CJ Smith had just taken a video of his rainy view along the San Clemente coast Wednesday morning when there was an ominous rumbling sound.
“I heard a noise and felt the building kind of shake a bit,” said Smith, 41. When he looked back outside his oceanfront apartment, the hillside behind a neighboring unit was gone.
“A bunch of dirt and everything just went down to the [beach] trail” that sits below the bluff, he said.
No one was injured in the landslide, but at least four buildings in the 1500 block of Buena Vista — including Smith’s — were evacuated and red-tagged. San Clemente Mayor Chris Duncan said he wasn’t sure how many people were forced from their homes, but the four buildings include 20 units, though some are vacation or second homes.
Some of the buildings were initially yellow-tagged, meaning they were damaged but still accessible to residents, but Duncan said officials had concerns that the hillside was still not settled — especially with the chance for more rain in the coming days.
“There’s still a significant amount of moisture out there,” Duncan said Thursday morning. “The geologist was very concerned about the four structures that we’ve red-tagged, because the hillside was continuing to move. It’s very much a dynamic situation, and we’re going to continue monitoring this.”
Though the next few days should be much drier, the National Weather Service is forecasting more rain early next week.
“Anyone along this stretch, in particular,” Duncan said, “should be vigilant and be prepared to potentially evacuate because we have more rain coming.”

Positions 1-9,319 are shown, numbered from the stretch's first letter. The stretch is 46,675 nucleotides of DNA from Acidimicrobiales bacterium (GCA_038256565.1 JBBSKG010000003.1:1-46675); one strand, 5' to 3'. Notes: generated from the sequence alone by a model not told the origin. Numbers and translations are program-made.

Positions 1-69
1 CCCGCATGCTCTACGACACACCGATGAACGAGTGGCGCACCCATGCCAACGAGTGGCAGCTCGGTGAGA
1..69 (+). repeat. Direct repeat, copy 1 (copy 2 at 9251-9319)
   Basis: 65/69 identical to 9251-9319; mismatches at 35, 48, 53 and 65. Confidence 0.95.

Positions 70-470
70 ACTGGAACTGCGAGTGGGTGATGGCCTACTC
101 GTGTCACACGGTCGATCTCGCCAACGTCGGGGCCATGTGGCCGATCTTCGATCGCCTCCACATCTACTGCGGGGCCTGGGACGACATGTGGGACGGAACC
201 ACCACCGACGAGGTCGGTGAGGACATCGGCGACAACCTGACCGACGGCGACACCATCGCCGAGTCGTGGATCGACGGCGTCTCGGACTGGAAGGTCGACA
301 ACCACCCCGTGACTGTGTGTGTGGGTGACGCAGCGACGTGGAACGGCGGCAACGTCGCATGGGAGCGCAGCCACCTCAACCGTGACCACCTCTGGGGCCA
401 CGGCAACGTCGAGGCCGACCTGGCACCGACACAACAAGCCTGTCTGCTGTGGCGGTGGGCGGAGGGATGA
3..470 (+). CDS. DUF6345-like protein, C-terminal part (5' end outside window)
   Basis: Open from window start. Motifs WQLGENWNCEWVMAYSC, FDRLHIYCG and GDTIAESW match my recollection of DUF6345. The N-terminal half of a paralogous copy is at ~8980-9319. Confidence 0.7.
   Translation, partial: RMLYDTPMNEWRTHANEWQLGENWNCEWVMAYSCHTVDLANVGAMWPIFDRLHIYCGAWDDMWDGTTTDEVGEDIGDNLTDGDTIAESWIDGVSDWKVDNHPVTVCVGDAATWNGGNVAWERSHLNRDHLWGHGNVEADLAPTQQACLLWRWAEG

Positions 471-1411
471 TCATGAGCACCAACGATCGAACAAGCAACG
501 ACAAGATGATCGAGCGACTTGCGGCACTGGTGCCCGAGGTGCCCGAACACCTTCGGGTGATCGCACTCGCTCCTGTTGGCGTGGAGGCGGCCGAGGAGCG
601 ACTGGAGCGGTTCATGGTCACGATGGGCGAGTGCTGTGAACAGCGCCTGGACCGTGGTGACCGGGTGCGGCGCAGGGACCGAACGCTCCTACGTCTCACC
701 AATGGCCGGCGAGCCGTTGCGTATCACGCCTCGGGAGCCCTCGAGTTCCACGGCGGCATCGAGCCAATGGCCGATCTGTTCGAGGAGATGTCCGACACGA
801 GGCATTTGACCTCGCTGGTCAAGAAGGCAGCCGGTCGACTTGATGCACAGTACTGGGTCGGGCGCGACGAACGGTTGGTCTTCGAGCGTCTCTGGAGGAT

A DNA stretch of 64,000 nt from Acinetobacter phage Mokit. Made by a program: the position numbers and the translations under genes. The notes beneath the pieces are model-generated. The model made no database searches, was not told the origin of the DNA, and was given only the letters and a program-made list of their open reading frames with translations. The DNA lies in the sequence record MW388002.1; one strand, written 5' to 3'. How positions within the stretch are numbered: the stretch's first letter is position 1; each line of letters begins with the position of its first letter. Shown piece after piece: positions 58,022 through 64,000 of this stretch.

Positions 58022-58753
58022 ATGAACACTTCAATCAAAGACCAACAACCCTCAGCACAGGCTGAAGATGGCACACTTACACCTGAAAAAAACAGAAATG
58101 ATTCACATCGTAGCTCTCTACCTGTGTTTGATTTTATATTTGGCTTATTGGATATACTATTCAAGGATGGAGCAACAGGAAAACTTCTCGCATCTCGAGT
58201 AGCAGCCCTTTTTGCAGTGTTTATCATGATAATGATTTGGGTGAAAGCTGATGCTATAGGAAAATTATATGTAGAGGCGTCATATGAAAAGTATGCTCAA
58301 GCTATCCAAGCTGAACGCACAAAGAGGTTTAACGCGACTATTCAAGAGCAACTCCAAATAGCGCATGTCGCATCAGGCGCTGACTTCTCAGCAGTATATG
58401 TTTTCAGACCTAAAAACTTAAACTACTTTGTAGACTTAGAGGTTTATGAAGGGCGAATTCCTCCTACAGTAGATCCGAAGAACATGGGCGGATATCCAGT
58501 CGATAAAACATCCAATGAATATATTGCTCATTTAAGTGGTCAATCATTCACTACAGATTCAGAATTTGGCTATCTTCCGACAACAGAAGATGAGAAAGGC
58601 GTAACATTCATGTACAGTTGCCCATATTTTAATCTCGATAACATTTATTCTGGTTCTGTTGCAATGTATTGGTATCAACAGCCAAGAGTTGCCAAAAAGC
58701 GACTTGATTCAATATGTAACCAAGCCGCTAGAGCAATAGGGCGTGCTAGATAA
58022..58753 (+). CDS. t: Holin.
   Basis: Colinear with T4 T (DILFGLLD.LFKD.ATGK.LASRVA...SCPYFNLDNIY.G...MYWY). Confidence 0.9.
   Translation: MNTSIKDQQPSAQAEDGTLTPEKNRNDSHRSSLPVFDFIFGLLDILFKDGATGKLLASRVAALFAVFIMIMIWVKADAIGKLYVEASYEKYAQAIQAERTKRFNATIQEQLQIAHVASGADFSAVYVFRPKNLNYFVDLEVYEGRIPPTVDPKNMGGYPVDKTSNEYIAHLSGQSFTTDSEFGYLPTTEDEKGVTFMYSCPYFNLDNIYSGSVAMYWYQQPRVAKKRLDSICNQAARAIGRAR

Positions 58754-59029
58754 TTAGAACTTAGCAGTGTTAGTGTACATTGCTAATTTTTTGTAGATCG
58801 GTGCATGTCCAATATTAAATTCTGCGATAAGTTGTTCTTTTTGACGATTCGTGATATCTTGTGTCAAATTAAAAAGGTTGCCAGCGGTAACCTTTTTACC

Animated infographic shows how debris flows and deep-seated landslides happen
This landslide came a day after Orange County officials declared a state of emergency following several moisture-heavy storms, which had already caused an earlier landslide in Newport Beach, along with other damage. That home, which was also red-tagged, was demolished Thursday.
Gov. Gavin Newsom expanded his state of emergency Tuesday night to include Orange, Alpine and Trinity counties, meaning 43 of California’s 58 counties are now covered by the declaration.
At a news conference Thursday afternoon, U.S. Rep. Mike Levin said a request he’d made to President Biden to include Orange County in the federal emergency declaration for California had been approved.
“That declaration will allow the federal government to provide emergency resources that will come directly to this community and help our residents,” Levin said. The San Juan Capistrano Democrat also promised to keep pushing for longer-term resources, which could be used to help people permanently relocate and to better study the shifting coastline.
Duncan said the additional resources would help the city respond to the landslide and displaced residents.
“Frankly, we have to be prepared for residents being out of their home for sustained periods of time, and they’re going to need assistance,” Duncan said. “We have bluffs all along our coastline in San Clemente, and all structures on top of bluffs are potentially at risk.”
Smith, a lifelong San Clemente resident, said he and his girlfriend were staying in a hotel but hoped to get back into their apartment soon. His building wasn’t noticeably damaged from the landslide; its retaining wall in the bluff was still intact, he said.
But when he walked down to the beach early Wednesday to view the damage, he could see the foundation of a pool on a neighboring property exposed, and much of its backyard — including a tent and furniture — was strewn down the hill.
“You could see there was still settling,” Smith said. “It was still moving.”